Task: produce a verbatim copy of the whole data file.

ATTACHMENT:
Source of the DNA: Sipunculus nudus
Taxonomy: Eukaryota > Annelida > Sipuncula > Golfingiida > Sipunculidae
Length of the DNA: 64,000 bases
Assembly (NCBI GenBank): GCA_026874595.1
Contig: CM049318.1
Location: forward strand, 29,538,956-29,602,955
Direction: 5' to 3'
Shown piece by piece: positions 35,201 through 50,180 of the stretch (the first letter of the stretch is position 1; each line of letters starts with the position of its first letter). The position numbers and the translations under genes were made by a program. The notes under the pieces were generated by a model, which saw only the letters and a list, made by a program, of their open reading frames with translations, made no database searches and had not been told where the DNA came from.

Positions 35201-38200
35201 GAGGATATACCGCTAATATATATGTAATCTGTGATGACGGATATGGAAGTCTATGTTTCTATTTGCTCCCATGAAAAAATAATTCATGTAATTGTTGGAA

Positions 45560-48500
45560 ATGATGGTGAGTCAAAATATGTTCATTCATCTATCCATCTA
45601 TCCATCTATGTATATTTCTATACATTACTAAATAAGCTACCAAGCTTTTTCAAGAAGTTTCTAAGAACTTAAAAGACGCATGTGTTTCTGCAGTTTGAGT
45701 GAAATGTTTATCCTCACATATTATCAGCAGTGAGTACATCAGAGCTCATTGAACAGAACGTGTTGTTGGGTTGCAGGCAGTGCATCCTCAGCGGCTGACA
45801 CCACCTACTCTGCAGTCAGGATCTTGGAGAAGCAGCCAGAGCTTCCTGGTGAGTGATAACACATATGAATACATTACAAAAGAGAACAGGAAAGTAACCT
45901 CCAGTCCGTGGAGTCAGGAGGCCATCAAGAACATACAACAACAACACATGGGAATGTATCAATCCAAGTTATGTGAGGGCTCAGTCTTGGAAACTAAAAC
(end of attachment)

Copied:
Source of the DNA: Sipunculus nudus
Taxonomy: Eukaryota > Annelida > Sipuncula > Golfingiida > Sipunculidae
Length of the DNA: 64,000 bases
Assembly (NCBI GenBank): GCA_026874595.1
Contig: CM049318.1
Location: forward strand, 29,538,956-29,602,955
Direction: 5' to 3'
Shown piece by piece: positions 35,201 through 50,180 of the stretch (the first letter of the stretch is position 1; each line of letters starts with the position of its first letter). The position numbers and the translations under genes were made by a program. The notes under the pieces were generated by a model, which saw only the letters and a list, made by a program, of their open reading frames with translations, made no database searches and had not been told where the DNA came from.

Positions 35201-38200
35201 GAGGATATACCGCTAATATATATGTAATCTGTGATGACGGATATGGAAGTCTATGTTTCTATTTGCTCCCATGAAAAAATAATTCATGTAATTGTTGGAA

Positions 45560-48500
45560 ATGATGGTGAGTCAAAATATGTTCATTCATCTATCCATCTA
45601 TCCATCTATGTATATTTCTATACATTACTAAATAAGCTACCAAGCTTTTTCAAGAAGTTTCTAAGAACTTAAAAGACGCATGTGTTTCTGCAGTTTGAGT
45701 GAAATGTTTATCCTCACATATTATCAGCAGTGAGTACATCAGAGCTCATTGAACAGAACGTGTTGTTGGGTTGCAGGCAGTGCATCCTCAGCGGCTGACA
45801 CCACCTACTCTGCAGTCAGGATCTTGGAGAAGCAGCCAGAGCTTCCTGGTGAGTGATAACACATATGAATACATTACAAAAGAGAACAGGAAAGTAACCT
45901 CCAGTCCGTGGAGTCAGGAGGCCATCAAGAACATACAACAACAACACATGGGAATGTATCAATCCAAGTTATGTGAGGGCTCAGTCTTGGAAACTAAAAC